When creating the sound file, the goal is to reflect the genre of the painting, whether that is abstractionism or realism or romanticism.

“For example, for abstractionism we use electronic instruments, and for realism we use more classical instruments,” explained Jeon. If the painting is brighter overall, a major scale is used. If it's darker, a minor scale. “If it's impressionism, we want to express something like a dreamy-type sound using soft warm instruments.”

For Yeaji Lee, Ph.D. student in industrial and systems engineering, sounds can amplify an artist’s impact by “enhancing the stories or narratives people envision when viewing a painting. Augmenting their understanding of the artwork through sound is what defines auditory augmented reality.”

Listen to the audio files below to hear the difference between the sonified MIDI file and the enhanced file:

The Return (1837) by Thomas Cole

The Return painting

Play the audio file on the left to hear the computer-generated music for the painting above. Play the audio file on the right to hear the enhanced music created by the team.

Water-Lily Pond (1899) by Claude Monet

Water Lilies painting.

Play the audio file on the left to hear the computer-generated music for the painting above. Play the audio file on the right to hear the enhanced music created by the team.

Demonstrations make up the fourth phase of the research process. The team uses bone conduction headphones to showcase this type of technology, which, instead of covering the ear and obstructing all sound, vibrates the bone. The bone vibrations then deliver the sound directly into the inner ear. 

“When blind people use assistive devices like navigation, typically they use bone conduction because they can also hear the outside sound for safety reasons,” said Jeon. “In a museum setting, they can use bone conduction headphones so they can hear the environmental sound, while also listening to the sounds of the painting.”

Bone conduction headphones.
Bone conduction headphones. Photo by Peter Means.

After demonstrating paintings with different sounds to the audience, the team collected their reflections and did some sentiment analysis, which is a way of gauging emotional responses. Based on the transcription of their qualitative comments, they identified different types of emotions from that transcription.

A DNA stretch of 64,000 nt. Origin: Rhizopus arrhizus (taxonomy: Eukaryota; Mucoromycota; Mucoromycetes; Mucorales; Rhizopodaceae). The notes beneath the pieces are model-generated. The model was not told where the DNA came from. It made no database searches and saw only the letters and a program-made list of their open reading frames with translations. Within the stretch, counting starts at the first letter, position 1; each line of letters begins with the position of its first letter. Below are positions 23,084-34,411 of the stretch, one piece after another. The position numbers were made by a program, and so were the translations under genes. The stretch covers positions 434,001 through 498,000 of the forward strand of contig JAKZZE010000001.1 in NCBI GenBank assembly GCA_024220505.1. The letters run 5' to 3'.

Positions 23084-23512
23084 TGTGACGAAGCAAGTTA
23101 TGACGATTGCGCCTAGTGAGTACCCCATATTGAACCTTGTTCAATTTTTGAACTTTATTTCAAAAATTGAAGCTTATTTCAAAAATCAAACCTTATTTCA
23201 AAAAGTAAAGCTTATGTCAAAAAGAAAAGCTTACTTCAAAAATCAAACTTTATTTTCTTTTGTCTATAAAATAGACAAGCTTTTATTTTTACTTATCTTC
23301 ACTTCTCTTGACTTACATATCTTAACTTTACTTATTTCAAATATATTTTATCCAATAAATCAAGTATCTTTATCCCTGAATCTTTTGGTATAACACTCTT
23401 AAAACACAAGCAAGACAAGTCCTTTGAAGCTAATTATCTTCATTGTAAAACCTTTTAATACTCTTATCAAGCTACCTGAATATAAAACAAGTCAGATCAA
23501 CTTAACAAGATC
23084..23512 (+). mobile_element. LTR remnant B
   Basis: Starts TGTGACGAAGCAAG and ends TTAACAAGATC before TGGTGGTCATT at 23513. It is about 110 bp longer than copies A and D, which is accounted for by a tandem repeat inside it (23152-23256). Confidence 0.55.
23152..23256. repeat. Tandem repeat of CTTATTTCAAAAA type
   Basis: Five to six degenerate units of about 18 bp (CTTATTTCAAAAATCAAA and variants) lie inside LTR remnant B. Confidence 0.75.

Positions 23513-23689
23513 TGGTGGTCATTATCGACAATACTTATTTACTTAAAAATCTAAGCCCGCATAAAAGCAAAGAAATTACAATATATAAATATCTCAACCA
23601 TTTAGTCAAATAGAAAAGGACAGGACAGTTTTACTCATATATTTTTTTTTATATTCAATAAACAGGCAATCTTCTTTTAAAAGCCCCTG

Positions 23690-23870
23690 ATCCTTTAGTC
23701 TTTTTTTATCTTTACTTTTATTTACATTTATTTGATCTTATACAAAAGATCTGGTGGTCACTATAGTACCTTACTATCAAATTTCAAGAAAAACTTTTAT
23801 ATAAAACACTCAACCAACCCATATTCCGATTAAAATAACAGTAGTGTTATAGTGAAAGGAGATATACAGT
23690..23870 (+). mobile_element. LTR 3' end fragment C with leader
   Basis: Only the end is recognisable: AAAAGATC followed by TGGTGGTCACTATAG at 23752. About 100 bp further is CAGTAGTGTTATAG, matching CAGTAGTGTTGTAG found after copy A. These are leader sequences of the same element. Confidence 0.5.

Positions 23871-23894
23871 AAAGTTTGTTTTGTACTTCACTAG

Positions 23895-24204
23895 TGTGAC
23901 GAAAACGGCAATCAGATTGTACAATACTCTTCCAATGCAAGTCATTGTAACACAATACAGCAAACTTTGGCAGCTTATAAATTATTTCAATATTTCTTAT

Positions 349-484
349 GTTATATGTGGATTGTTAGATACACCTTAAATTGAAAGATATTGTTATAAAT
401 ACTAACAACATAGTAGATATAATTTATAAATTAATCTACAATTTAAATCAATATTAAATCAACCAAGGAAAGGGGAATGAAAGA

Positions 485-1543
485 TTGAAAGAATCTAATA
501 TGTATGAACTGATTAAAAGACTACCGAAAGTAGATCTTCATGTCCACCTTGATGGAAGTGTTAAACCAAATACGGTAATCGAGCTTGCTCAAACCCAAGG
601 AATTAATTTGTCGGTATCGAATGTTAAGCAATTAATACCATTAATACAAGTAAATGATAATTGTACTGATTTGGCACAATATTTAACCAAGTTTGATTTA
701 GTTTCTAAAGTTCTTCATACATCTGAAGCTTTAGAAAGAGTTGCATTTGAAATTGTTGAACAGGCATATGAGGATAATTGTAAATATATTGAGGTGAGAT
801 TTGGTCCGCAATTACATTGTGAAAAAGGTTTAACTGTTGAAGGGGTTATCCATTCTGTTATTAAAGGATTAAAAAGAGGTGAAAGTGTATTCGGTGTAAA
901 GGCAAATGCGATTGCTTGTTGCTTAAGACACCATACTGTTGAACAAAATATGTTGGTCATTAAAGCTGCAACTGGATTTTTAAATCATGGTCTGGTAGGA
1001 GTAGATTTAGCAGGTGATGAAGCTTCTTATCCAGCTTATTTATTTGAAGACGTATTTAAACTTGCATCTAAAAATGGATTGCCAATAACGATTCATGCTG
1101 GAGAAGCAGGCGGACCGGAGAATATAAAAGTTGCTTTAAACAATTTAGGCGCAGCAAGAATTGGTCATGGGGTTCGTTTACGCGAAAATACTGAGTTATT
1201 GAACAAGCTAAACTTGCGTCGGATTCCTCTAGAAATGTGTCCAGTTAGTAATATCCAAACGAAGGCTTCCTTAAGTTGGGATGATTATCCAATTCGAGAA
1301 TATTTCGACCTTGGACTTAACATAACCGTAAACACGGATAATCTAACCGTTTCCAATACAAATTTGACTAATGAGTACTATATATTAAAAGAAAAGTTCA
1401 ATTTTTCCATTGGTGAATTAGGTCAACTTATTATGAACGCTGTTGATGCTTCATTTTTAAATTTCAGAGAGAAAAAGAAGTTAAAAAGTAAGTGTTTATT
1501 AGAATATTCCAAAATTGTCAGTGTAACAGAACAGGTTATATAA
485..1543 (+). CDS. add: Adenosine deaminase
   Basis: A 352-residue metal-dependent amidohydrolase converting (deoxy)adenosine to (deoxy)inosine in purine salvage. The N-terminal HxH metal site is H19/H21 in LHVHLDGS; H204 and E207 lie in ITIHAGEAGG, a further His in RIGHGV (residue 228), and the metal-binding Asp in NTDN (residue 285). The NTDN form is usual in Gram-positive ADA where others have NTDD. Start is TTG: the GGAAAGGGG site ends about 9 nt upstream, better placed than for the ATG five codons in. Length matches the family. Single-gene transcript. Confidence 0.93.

Most people, when asked to guess which sound went with which painting, guessed correctly. “That means we did a great job, and tells us that we can continue in this direction,” said Jeon.

Expanding access to art beyond the museum

Jeon hopes to unlock the magic of art for those outside of a gallery setting. He’s even chosen a nickname for himself that represents his passion for art.

“The nickname Philart means ‘love art’. I love art and I’m always interested in how we can make a playground for artists and musicians," he said.

While this technology can be used in art galleries, it could also provide an immersive experience of art in the virtual reality (VR) environment, a computer-generated environment with scenes and objects that appear to be real, making the user feel they are immersed in their surroundings. People who cannot visit museums or art galleries in person have the option to use virtual reality technology at home. By wearing VR goggles, they can have a sensory experience of art pieces, encompassing both visual and auditory elements. 

Lee hopes this research will help people from all walks of life enjoy and experience artwork in new and innovative ways – and expand their understanding of visual art through sound.

“It’s wonderful to realize that someone else feels exactly the way I do when I look at a painting,” she said. “It’s a great feeling to know I can help them understand a visual piece through sounds I create.”

Yeaji Lee, Abhraneil Dam, and Myounghoon "Philart" Jeon.
From left to right: Yeaji Lee, Abhraneil Dam, and Myounghoon "Philart" Jeon. Photo by Peter Means.